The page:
Arginine Immunonutrition in Critically Ill Patients: A Clinical Dilemma

Joyce K. Stechmiller, PhD, ARNP; Beverly Childress, MSN; Tricia Porter, BSN


Am J Crit Care. 2004;13(1) 

In This Article

Implications for Nursing Practice and Research

Immunonutritional formulas supplemented with arginine ( Table ) are widely used in acute and critical care units to enhance immune function in metabolically stressed patients. These formulas are expensive, and on the basis of the clinical evidence, significant improvements are restricted to surgical patients.

We think that immunonutrition with arginine can be safely used in surgical patients. Patients with critical illness, however, have a heightened immune response and systemic inflammation. Patients with SIRS, sepsis, and organ failure have had adverse effects when given immunonutritional formulas containing high concentrations of arginine, a substance that may increase systemic inflammation and compromise clinical outcomes. Because arginine is potentially toxic, critically ill patients should be given immunonutritional formulas containing arginine only in situations in which extreme caution is taken and under controlled study conditions. Indications of the toxic effects of arginine may include immunosuppression, hemodynamic instability, organ dysfunction, and cytotoxicity. Because arginine intensifies the inflammatory response, the likelihood of toxic effects is highest in patients who have sepsis, SIRS, organ failure, or severe infections. Furthermore, differentiating sepsis from the toxic effects of arginine may be difficult, because the signs and symptoms are similar. Toxic effects due to arginine can also occur in patients with renal or hepatic dysfunction. The effects of immunonutrition with arginine in other subgroups of critically ill patients are less clear, and further research is necessary to determine the safety and efficacy of such immunonutrition.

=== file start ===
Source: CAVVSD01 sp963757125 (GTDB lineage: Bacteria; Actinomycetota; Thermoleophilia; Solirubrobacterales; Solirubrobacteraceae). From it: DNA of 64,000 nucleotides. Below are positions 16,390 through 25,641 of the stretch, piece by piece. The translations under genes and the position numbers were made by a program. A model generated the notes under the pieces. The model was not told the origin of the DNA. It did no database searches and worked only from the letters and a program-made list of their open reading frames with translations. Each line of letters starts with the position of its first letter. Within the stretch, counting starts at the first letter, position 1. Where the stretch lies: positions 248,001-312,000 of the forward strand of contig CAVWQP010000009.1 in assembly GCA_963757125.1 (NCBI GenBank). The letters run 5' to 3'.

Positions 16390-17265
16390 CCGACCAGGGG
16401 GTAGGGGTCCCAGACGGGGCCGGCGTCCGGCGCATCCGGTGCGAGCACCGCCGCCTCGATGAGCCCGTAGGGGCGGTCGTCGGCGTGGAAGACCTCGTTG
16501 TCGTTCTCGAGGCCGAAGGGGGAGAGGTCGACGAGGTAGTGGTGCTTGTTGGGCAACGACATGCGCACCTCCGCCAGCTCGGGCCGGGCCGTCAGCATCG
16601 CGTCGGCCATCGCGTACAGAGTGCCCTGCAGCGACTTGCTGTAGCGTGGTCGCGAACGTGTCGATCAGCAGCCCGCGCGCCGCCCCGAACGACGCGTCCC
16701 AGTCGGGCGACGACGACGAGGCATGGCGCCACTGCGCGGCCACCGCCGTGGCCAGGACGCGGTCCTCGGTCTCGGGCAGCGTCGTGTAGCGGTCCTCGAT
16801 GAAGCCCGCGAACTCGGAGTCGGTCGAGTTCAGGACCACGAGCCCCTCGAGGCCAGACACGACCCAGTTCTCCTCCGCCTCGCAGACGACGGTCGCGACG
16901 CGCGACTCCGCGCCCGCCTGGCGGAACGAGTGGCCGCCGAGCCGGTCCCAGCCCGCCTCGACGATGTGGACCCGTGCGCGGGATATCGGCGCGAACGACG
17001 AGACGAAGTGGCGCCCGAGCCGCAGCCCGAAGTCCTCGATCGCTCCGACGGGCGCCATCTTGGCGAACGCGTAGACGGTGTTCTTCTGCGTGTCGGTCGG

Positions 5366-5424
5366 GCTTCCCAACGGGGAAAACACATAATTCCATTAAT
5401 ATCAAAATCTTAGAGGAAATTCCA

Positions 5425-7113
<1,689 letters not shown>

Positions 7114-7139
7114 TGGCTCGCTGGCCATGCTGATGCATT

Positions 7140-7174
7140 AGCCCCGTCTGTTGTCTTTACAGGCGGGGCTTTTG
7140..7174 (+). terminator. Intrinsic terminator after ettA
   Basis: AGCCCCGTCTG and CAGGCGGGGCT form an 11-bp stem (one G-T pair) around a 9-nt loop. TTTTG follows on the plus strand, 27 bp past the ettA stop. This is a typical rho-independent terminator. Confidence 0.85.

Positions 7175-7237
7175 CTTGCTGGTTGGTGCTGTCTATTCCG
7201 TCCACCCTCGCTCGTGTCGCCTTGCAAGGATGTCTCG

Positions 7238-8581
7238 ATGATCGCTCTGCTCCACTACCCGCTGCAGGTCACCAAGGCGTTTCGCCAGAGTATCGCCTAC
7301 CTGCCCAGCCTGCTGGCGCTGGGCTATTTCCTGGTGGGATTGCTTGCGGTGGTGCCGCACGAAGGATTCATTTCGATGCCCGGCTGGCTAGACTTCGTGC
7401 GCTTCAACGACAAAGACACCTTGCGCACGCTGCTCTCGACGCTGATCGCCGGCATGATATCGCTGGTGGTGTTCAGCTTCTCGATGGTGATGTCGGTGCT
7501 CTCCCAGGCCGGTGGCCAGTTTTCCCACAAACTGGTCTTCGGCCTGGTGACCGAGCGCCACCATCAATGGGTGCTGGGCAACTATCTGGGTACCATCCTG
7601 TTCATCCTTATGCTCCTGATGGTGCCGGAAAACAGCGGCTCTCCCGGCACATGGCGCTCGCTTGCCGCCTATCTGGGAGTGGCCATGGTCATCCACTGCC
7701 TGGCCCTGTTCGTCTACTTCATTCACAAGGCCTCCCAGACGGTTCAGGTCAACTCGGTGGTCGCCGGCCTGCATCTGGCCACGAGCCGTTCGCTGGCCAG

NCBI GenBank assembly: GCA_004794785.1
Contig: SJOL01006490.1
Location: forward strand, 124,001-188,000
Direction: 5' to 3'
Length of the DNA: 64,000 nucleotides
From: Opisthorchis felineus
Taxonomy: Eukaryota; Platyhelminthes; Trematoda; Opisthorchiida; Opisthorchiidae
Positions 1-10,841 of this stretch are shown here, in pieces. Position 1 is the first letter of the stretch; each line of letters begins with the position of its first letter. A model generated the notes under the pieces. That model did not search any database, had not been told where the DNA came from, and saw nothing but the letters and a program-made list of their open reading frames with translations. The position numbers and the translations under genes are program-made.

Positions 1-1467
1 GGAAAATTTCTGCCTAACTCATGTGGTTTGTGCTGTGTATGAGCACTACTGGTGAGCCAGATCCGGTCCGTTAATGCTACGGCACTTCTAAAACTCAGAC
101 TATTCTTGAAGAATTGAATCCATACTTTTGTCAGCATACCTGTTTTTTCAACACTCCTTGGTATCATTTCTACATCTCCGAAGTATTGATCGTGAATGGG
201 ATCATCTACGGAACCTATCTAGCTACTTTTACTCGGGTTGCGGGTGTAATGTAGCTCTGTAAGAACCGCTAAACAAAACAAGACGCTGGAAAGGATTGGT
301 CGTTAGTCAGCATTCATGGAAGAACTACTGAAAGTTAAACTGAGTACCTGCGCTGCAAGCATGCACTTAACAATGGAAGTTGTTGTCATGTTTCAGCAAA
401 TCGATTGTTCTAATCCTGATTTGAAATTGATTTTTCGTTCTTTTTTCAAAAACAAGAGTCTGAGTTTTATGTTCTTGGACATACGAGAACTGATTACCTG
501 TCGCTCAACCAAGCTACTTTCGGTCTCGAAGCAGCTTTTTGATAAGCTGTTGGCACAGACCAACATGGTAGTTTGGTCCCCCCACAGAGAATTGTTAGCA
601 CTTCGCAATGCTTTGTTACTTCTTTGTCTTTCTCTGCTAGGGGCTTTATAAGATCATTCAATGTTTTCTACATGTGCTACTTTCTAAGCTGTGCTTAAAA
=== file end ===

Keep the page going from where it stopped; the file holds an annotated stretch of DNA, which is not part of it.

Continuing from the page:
Further studies are needed that incorporate prospective, randomized, controlled clinical trials designed to carefully investigate the effect of treatment with immunonutrition and arginine in subsets of patients (eg, patients with trauma, sepsis, or SIRS). In addition, clinical trials should include study groups stratified according to severity of illness, and control groups should receive isoenergetic and/or isonitrogenous treatments. Statistical analyses should include intent to treat subjects, and interactions between compliance or tolerance to the study interventions should be dealt with because of the threat of bias. Furthermore, studies should include comparable groups of patients to increase the generalizability of the results.[1]


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